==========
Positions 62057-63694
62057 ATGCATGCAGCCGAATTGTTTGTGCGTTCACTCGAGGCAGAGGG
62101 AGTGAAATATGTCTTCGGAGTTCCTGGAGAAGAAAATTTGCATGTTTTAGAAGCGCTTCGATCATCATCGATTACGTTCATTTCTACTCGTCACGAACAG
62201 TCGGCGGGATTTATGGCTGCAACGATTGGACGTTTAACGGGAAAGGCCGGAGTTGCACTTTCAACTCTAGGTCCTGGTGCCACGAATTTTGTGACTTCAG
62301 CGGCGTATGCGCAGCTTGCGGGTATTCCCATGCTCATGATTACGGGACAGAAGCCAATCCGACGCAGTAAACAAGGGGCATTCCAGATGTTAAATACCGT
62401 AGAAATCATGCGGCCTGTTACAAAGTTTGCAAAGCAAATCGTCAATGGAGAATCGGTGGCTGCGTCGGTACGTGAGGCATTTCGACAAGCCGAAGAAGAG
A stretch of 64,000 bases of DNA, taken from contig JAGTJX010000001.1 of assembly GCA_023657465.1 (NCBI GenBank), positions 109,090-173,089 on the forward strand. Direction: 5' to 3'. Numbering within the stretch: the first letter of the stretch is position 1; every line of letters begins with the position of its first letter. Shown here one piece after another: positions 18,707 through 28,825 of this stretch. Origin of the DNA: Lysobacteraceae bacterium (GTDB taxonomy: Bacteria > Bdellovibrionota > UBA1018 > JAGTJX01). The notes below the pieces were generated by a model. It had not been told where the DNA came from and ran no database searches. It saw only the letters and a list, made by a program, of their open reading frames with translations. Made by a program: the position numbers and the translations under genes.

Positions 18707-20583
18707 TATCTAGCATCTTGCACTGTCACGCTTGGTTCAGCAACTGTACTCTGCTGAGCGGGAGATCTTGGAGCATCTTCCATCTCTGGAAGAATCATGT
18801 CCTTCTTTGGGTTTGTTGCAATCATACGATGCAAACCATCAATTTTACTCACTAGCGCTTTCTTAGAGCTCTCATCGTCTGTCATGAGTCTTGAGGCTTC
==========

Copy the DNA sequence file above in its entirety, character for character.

Positions 62057-63694
62057 ATGCATGCAGCCGAATTGTTTGTGCGTTCACTCGAGGCAGAGGG
62101 AGTGAAATATGTCTTCGGAGTTCCTGGAGAAGAAAATTTGCATGTTTTAGAAGCGCTTCGATCATCATCGATTACGTTCATTTCTACTCGTCACGAACAG
62201 TCGGCGGGATTTATGGCTGCAACGATTGGACGTTTAACGGGAAAGGCCGGAGTTGCACTTTCAACTCTAGGTCCTGGTGCCACGAATTTTGTGACTTCAG
62301 CGGCGTATGCGCAGCTTGCGGGTATTCCCATGCTCATGATTACGGGACAGAAGCCAATCCGACGCAGTAAACAAGGGGCATTCCAGATGTTAAATACCGT
62401 AGAAATCATGCGGCCTGTTACAAAGTTTGCAAAGCAAATCGTCAATGGAGAATCGGTGGCTGCGTCGGTACGTGAGGCATTTCGACAAGCCGAAGAAGAG
A stretch of 64,000 bases of DNA, taken from contig JAGTJX010000001.1 of assembly GCA_023657465.1 (NCBI GenBank), positions 109,090-173,089 on the forward strand. Direction: 5' to 3'. Numbering within the stretch: the first letter of the stretch is position 1; every line of letters begins with the position of its first letter. Shown here one piece after another: positions 18,707 through 28,825 of this stretch. Origin of the DNA: Lysobacteraceae bacterium (GTDB taxonomy: Bacteria > Bdellovibrionota > UBA1018 > JAGTJX01). The notes below the pieces were generated by a model. It had not been told where the DNA came from and ran no database searches. It saw only the letters and a list, made by a program, of their open reading frames with translations. Made by a program: the position numbers and the translations under genes.

Positions 18707-20583
18707 TATCTAGCATCTTGCACTGTCACGCTTGGTTCAGCAACTGTACTCTGCTGAGCGGGAGATCTTGGAGCATCTTCCATCTCTGGAAGAATCATGT
18801 CCTTCTTTGGGTTTGTTGCAATCATACGATGCAAACCATCAATTTTACTCACTAGCGCTTTCTTAGAGCTCTCATCGTCTGTCATGAGTCTTGAGGCTTC